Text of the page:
Friday’s Fireside Session with Nancy Atlas and Randi Fishenfeld cemented the fact that these special nights may just be the best and most creative music series to ever take place in the Hamptons.
The shows are also becoming the hottest ticket in town as this was yet another sellout.
The word “phenomenon” has been tossed about concerning these Fireside Sessions and this seems reasonable except when you consider that phenomenon is generally used for “a fact or situation… whose cause or explanation is in question.” There really is no question about this particular phenomenon. Atlas has the talent, guts, following and musical friends to have raised the bar on the local music scene for herself and everyone else. The truly impressive part is she just keeps on hitting that mark. Let’s be honest, most of us expected she was leading with her biggest gun, Chad Smith of the Red Hot Chili Peppers, and while Smith may just be that big a gun, this series seems to be more about what Atlas and her regular band members are putting out every week. The guests are a special propellant tossed on what would already be one heck of a roaring set of Fireside Sessions.
While picking a favorite show from these four unique and amazing nights is nearly impossible, this past Friday night was right up there with the rest and nearly rocked the roof off Bay Street Theatre. Besides some of the best electric violin and fiddle playing ever seen offered up by Fishenfeld–flown in from Florida for this occasion–Atlas and her incredible band sufficiently warmed up the crowd on this frigid night as they were on fire from the opening notes.
Atlas has called Fishenfeld her “musical soul sister” and it was clear there is sheer delight and lots of musical inspiration bouncing between these two friends when they get on stage to perform. The eclectic and crowd-pleasing show included covers of Bonnie Raitt (“Angel from Montgomery”), the Beatles (“Come Together”), Santana (“Oye Come Va”), T- Bone Walker (“Stormy Monday”), and Ervin T. Rouse (“Orange Blossom Special”). These classic covers were brilliantly blended in with Atlas original songs including all time fan favorite “Boots,” an as yet un-recorded, crowd-pleasing “King City,” and the always danceable “You’re Gonna Miss Me When I’m Gone” as well as a Fishenfeld original titled “Gypsy.”
While some in the crowd fully expected to hear the Rolling Stones “Wild Horses,” which is the only cover Atlas has recorded to date and includes Fishenfeld as backup on Atlas’ It Ain’t That Way Now record, nobody complained that the ladies ripped up the house with another Stones classic and Atlas favorite “Honky Tonk Woman.”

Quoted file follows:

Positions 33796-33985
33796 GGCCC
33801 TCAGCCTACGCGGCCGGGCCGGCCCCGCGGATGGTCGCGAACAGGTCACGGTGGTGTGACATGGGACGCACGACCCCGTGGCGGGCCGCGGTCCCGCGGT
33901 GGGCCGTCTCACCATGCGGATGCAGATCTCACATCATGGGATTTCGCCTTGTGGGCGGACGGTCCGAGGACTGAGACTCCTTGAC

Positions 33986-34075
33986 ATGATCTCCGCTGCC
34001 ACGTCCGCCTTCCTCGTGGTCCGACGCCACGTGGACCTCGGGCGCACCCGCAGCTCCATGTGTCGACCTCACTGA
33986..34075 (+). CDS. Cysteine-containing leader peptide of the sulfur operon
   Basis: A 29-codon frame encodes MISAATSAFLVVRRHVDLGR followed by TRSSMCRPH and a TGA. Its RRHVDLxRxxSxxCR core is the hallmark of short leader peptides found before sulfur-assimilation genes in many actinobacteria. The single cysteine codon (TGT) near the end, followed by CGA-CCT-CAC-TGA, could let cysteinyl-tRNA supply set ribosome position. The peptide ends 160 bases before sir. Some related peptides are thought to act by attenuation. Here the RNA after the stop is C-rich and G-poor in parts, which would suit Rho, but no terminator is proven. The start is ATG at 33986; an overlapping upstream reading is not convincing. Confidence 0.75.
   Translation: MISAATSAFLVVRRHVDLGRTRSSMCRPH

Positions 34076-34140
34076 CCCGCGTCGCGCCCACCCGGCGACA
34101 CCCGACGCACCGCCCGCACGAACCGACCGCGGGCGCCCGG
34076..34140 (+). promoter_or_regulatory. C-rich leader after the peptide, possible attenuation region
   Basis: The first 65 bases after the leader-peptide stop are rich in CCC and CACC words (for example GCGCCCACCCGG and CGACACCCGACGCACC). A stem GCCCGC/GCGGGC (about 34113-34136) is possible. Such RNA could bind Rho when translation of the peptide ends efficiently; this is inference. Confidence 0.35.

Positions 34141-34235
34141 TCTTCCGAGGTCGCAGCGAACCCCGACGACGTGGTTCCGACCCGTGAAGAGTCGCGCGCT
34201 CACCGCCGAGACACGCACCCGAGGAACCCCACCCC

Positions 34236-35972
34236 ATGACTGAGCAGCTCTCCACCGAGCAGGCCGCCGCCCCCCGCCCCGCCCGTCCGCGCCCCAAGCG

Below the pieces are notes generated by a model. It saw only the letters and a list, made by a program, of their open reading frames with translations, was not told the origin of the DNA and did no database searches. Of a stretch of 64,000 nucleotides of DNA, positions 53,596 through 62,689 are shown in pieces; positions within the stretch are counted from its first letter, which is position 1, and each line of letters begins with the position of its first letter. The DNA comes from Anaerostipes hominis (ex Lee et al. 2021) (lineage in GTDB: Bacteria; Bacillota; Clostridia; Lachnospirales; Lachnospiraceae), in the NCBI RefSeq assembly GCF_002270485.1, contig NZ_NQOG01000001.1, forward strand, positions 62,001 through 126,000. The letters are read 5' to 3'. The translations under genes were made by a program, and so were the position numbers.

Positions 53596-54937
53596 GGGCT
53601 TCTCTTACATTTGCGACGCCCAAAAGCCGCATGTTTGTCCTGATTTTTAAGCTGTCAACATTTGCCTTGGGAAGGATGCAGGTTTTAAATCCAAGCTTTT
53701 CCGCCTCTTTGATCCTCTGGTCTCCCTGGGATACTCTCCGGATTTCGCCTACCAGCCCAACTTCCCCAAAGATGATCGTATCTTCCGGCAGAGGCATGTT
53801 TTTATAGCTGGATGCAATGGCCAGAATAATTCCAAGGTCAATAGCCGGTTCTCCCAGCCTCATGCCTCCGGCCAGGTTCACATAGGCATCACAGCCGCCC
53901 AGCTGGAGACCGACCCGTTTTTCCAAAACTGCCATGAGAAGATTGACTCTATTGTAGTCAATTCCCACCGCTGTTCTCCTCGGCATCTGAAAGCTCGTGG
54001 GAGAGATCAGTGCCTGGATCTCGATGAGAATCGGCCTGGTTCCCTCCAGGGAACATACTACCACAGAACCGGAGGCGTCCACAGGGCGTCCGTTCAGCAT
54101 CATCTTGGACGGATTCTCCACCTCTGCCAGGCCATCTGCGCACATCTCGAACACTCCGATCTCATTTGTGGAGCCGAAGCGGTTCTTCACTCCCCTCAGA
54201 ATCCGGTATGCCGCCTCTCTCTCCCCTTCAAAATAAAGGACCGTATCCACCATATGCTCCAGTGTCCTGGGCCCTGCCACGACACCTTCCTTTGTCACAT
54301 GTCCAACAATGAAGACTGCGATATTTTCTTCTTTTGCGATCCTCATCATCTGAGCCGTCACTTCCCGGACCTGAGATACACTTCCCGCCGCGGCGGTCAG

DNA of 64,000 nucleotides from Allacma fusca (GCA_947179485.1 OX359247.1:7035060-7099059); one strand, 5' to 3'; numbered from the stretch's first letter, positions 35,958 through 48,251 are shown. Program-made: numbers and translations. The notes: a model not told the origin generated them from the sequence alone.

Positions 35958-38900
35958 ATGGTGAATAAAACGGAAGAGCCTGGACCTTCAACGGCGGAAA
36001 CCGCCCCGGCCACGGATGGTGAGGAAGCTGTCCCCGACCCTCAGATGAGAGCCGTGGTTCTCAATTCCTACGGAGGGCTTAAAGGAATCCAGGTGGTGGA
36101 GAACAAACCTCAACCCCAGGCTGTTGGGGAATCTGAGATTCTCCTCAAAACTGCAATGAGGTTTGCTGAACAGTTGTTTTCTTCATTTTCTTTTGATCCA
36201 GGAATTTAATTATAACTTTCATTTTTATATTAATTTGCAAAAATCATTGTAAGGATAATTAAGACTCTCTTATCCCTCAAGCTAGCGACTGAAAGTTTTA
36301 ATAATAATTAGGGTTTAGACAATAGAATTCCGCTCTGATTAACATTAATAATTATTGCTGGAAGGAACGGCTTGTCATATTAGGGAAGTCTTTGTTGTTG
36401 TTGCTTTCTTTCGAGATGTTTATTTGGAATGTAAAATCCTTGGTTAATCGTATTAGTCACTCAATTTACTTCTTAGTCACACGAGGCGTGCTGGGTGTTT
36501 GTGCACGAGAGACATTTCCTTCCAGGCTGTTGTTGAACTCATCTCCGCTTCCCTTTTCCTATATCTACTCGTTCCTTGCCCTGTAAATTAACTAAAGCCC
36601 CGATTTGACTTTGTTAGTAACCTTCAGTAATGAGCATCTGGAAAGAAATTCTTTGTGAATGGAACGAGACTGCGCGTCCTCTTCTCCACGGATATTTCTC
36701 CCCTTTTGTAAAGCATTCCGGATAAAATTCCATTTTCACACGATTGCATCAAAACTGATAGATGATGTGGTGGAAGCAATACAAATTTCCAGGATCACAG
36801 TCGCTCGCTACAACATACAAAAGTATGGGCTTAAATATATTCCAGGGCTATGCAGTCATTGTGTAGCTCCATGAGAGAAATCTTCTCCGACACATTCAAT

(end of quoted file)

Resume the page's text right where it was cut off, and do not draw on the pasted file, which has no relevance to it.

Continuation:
The enthusiastic crowd was delighted when Nancy called her husband, Thomas Muse, up on stage for a husband/wife rendition of the Johnny Cash tune “Ring of Fire.” Any regulars to Atlas’ Surf Lodge gigs in the summer are well aware that Muse has a great way with this song. He did not disappoint.
All it took were the first few notes of the Who’s “Baba O’Riley” for fans and dancing fishermen to rush the stage to rock out to an exciting rendition of this Pete Townsend classic tune. Fishenfeld’s violin took over a good portion of Townsend’s licks with regular Atlas guitarist Johnny Blood proving once again he’s up for just about anything.
Friday’s show was the first in a couple of weeks featuring the full Nancy Atlas Project band. Each and every member is deserving of praise for his part in this extraordinary series. The aforementioned Johnny Blood, drummer Richard Rosch, bassist Brett King and keyboard/accordion player Neil Surreal are one of the tightest groups you’ll hear and both support and inspire Atlas throughout these evenings.
As she has every, week Atlas made sure her guest star’s talents were featured and what number showcases a fiddler more than Charlie Daniels’ “The Devil Went Down to Georgia”? So of course Fishenfeld made that song her own and kept Atlas on her toes belting out the lyrics. It certainly felt like an especially scorching version in honor of the Fireside Sessions.
Always a personable and very real performer whose ability to reach the heart of every song could never be in question, Atlas gave a particularly emotional introduction to her own composition “Miscalculations.” Written at a particularly tough time in her career the song about the path chosen, plans made and how “these things that run wild and free never seem to run tried-and-true” evidently was almost the last Atlas original ever written. Happily there was a fortunate turn of events and it was abundantly clear to all in the audience Friday night that this path Atlas has chosen is tried-and-true.
As this astounding show came to a close, everyone left feeling satisfied, fulfilled and with a smile on their face. Most were thirsty for more and were already talking about next Friday’s show—featuring blues man Jonny Rosch—with eager anticipation.